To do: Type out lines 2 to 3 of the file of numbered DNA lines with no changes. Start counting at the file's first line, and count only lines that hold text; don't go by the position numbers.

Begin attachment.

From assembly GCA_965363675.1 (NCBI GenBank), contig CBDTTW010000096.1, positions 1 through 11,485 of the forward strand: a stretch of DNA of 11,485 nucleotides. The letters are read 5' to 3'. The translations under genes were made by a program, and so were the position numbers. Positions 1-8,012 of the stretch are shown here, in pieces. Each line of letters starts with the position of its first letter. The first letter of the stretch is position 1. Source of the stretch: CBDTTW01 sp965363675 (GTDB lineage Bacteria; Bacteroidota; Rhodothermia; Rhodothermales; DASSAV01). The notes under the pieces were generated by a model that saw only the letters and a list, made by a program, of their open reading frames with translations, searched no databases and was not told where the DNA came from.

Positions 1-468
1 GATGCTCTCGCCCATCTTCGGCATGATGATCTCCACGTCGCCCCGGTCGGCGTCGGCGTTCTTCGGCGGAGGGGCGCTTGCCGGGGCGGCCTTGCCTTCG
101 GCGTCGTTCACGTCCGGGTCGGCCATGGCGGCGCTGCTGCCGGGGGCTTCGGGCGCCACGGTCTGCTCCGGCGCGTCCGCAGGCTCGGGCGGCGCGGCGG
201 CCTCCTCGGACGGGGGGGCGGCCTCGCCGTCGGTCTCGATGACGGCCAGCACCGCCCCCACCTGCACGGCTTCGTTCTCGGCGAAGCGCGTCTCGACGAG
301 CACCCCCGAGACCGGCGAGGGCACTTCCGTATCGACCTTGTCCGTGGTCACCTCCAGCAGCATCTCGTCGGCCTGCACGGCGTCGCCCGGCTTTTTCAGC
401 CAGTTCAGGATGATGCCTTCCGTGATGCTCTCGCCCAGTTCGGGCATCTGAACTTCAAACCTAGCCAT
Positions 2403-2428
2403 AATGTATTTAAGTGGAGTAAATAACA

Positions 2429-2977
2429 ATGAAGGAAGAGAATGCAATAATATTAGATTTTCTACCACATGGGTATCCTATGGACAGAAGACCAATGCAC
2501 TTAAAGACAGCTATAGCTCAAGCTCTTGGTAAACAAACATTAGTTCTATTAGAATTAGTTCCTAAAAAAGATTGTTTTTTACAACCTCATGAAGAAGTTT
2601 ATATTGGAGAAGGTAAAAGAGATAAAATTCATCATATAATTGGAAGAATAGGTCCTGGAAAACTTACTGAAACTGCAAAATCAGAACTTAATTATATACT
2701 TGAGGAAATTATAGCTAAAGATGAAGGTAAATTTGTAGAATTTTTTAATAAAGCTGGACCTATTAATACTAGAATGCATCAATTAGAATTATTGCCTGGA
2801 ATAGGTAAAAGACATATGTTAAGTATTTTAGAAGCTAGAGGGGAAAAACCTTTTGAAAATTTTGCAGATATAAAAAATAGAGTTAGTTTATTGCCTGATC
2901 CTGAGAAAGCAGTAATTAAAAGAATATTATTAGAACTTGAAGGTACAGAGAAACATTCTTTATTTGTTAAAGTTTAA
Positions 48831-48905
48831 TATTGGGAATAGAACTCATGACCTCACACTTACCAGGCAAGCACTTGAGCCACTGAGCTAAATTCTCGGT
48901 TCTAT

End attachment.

Positions 1-468
1 GATGCTCTCGCCCATCTTCGGCATGATGATCTCCACGTCGCCCCGGTCGGCGTCGGCGTTCTTCGGCGGAGGGGCGCTTGCCGGGGCGGCCTTGCCTTCG